“He’s very serious, a lot more quiet, focused on what he has to do because he still has a journey ahead of him,” said Jenkins. “Just because he’s back here, his road getting back hasn’t stopped. He’s still focused on getting through that road.” analyst Pat Kirwan has his doubts about Pierre-Paul’s future as a football player (audio from SiriusXM NFL Radio interview).

WR Victor Cruz (calf), RG Geoff Schwartz (ankle), DE Owamagbe Odighizuwa (hamstring), LB Jon Beason (ankle), LB J.T. Thomas (ankle), and CB Prince Amukamara (pectoral) did not practice on Wednesday.

Head Coach Tom Coughlin already ruled out Cruz and Amukamara for this weekend’s game against the New Orleans Saints. Coughlin said Schwartz should return to practice on Thursday. Thomas was wearing a protective walking boot in the locker room, which is not a good sign for his availability on Sunday.

Because he is still on the Reserve/Physically-Unable-to-Perform (PUP) List, the Giants are not required to provide a formal update on OT Will Beatty (pectoral). Beatty returned to practice on a very limited basis last week. The Giants can only keep him on the PUP for two more weeks.

“Beatty is going to get a little bit more, little bit more, little bit more, scout team work,” said Coughlin. “I wouldn’t say (there is a possibility he might play this weekend). He’s got to start (fully practicing), he hasn’t even had shoulder pads on yet.”

LB Uani ‘Unga (neck) was limited and WR Odell Beckham (hamstring) fully practiced. “I think we’re back to the normal routine,” said Beckham who has missed most practices the past two weeks. “I don’t really quite know yet, but I definitely do feel better.”

New York Giants wide receiver/returner Dwayne Harris has been named the “NFC Special Teams Players of the Week” for his performance against his former team, the Dallas Cowboys, last Sunday. In that game, Harris scored the game-winning touchdown on a 100-yard kickoff return with seven minutes remaining in the fourth quarter of the contest. Harris is the first Giants player to win the special teams award since place kicker Josh Brown in Week 15 of the 2013 season. Harris previously won the award three times with the Dallas Cowboys against the Giants, Eagles, and Redskins, giving him an NFC East sweep.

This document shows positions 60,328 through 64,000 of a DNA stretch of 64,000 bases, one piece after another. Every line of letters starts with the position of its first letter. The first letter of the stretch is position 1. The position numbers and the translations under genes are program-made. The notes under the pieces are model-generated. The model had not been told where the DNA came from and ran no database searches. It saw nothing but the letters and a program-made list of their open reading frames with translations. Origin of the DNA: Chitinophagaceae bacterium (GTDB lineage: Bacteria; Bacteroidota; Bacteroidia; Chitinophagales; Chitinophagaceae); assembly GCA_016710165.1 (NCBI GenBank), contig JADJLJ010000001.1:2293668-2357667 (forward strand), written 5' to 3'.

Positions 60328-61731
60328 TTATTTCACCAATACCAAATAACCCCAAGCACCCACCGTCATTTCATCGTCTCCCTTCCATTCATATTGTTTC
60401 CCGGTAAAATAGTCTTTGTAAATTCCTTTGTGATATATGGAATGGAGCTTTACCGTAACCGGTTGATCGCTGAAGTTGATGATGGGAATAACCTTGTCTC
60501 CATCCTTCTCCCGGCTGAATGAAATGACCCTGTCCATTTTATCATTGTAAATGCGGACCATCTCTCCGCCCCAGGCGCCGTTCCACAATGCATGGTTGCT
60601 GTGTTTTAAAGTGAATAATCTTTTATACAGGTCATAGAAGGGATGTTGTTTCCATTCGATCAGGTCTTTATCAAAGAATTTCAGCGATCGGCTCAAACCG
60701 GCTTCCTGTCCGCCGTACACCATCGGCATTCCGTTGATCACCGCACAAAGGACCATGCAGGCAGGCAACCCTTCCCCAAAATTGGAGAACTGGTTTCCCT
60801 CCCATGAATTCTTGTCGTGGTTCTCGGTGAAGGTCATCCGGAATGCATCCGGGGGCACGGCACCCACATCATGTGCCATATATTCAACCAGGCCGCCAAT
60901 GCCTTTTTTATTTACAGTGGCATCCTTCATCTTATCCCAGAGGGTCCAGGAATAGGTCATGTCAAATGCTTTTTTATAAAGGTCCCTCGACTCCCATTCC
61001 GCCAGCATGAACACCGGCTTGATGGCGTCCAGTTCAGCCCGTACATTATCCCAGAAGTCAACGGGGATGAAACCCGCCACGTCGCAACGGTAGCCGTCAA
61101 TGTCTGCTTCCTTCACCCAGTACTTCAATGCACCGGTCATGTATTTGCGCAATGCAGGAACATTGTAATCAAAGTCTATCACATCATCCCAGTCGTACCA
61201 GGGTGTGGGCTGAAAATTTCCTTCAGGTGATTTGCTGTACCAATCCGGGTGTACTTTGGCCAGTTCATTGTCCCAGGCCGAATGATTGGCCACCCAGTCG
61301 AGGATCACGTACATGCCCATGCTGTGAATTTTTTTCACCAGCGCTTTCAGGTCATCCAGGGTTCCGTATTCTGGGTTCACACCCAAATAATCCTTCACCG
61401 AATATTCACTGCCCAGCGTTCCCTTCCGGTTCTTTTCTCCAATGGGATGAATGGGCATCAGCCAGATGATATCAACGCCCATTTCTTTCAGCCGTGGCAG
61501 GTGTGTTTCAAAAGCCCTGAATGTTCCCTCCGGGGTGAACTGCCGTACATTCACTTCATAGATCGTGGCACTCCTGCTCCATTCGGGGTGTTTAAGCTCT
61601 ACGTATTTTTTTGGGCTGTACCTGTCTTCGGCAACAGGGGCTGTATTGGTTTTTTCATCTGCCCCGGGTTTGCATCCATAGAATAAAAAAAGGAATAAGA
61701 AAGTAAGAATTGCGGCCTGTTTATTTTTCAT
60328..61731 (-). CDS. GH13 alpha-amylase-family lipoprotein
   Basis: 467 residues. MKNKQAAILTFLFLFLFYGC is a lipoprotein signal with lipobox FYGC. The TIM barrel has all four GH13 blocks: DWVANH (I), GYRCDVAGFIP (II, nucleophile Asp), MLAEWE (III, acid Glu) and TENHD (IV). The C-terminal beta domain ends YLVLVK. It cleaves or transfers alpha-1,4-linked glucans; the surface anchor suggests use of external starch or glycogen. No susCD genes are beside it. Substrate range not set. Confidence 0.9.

The transcript of Tom Coughlin’s press conference on Wednesday is available in The Corner Forum while the video is available at

The following transcripts and video of player media sessions on Wednesday are available in The Corner Forum and at

The audio of Wednesday’s ESPN Radio interview with wide receiver Rueben Randle is available at


The Giants practice on Thursday and hold physical recovery cycles on Friday in advance of Sunday’s away game against the New Orleans Saints.

What a humbling experience this has been for me! I'd like to take the time out to thank God FIRST for giving me a second opportunity to play football. I'd also like to thank the Giants organization for believing in me to play for them again and to be alongside my brothers during the 2015 Season. Also, want to thank my Fiancé, Son, Family , Friends, Eugene Parker, Danny Martoe, Realitivity sports, Dr. Owens, Dr. Askari, Dr. Potparic, Debbie (hand therapist), Mike Alessi, Impact sports facility and staff, Coach John Blake, Pastor O'brien,Fans and everyone who was keeping me in their prayers and believed in me! God is good all the time! Have faith , patience and prayer with you always! Let's go Big Blue! #90PowerCircle #ImBack

A photo posted by Jason Pierre-Paul (@iamjasonpierrepaul) on

Dec 272013
Hakeem Nicks, New York Giants (December 22, 2013)

Hakeem Nicks – © USA TODAY Sports Images